Next, pick the subject of your essay. It will be easier to write if the subject (in the case that it is a person) immediately seems to have had remarkable experiences (celebrity, veteran, casino robber), but essays where the subject is not immediately intriguing can be very interesting to read, and the opposite is true as well – it's all in the hands of the writer. If you're writing for a college assignment, do try and pick something achievable – no presidents or celebrities (unless you know them personally).
Prepare For the Interview
Unless this is a special case, you'll need to interview the subject of your essay in person. Before you do, you should prepare questions. Aim for the questions that are broad and open-ended, starting with who, what, where, when and why. Yes or no questions should be kept to a minimum, since there's always a risk that your subject will be quiet and you'll end up burning through your questions and them just nodding or shaking their head instead of providing proper answers. Gather as much information about this person as possible – do the homework now, and you'll end up with a bevy of material to use in your essay.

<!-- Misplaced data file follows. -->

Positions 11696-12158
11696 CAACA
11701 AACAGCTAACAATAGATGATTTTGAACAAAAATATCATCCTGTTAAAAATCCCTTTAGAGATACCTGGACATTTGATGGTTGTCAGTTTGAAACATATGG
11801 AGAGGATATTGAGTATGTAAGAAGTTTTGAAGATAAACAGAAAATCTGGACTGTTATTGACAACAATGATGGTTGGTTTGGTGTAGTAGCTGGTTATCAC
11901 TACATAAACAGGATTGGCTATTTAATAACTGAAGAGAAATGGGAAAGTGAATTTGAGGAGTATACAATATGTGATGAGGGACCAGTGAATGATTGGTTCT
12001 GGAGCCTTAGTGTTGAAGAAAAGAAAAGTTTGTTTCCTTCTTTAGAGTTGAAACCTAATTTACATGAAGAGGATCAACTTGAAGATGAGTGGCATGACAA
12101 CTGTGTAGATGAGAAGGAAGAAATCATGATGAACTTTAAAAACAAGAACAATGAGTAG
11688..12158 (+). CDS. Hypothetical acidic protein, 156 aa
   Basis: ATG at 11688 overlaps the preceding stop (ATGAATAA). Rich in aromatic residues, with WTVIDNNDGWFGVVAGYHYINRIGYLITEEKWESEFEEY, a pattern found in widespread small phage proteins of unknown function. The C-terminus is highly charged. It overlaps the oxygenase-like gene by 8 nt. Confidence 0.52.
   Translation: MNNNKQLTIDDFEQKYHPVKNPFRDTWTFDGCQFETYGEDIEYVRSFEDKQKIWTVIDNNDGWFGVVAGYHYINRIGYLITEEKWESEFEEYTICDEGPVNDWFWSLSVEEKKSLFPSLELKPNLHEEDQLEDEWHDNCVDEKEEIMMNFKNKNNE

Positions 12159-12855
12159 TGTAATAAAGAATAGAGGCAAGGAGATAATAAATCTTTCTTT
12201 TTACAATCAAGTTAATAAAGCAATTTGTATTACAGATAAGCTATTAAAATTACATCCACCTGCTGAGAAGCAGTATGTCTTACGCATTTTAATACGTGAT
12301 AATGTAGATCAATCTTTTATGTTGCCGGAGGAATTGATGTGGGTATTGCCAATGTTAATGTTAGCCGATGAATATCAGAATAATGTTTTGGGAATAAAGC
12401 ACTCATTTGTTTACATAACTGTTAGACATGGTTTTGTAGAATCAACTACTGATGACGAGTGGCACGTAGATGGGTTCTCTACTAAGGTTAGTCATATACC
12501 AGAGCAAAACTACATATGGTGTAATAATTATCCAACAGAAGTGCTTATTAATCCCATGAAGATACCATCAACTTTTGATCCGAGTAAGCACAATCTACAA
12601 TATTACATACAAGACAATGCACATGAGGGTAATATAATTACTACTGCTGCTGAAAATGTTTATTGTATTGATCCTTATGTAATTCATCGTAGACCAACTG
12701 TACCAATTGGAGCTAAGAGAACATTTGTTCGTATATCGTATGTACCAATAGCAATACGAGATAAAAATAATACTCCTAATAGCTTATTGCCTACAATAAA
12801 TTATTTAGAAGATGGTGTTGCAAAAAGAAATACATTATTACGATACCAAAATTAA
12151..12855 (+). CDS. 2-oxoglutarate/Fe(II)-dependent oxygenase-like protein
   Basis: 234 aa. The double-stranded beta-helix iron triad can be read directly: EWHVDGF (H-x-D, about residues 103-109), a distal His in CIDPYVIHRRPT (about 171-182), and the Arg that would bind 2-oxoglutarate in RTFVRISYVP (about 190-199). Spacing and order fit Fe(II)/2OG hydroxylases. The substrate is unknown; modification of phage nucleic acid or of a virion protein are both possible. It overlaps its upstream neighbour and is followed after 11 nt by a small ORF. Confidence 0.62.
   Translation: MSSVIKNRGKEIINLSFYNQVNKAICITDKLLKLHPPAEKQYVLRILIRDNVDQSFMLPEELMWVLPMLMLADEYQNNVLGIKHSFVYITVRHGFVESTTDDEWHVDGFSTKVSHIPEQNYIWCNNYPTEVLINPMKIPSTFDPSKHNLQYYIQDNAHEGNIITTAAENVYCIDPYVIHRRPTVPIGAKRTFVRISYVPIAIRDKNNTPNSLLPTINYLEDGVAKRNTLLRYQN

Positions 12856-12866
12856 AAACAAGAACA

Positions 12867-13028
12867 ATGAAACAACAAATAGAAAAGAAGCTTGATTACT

Writing the Essay
This is where the bulk of your work lies. When you're writing your essay, it's important to keep in mind that the entire essay should be framed by your perspective on the events. Strive to be fair, but understand that, since you can't literally transport the reader into the events, and by the very fact that you're writing an abridged version of whatever happened, you're being subjective – and that's not an issue. In fact, a clear point of view on the person and the events that transpired will make for a better essay and a figuring out a “dominant impression” is key in profile essays. Just like in essays you've written before, you have to make a statement and present arguments to back it up. “Grandma Ruth is a sweet, kind old lady […] She helps her disabled neighbors and goes to church every week.”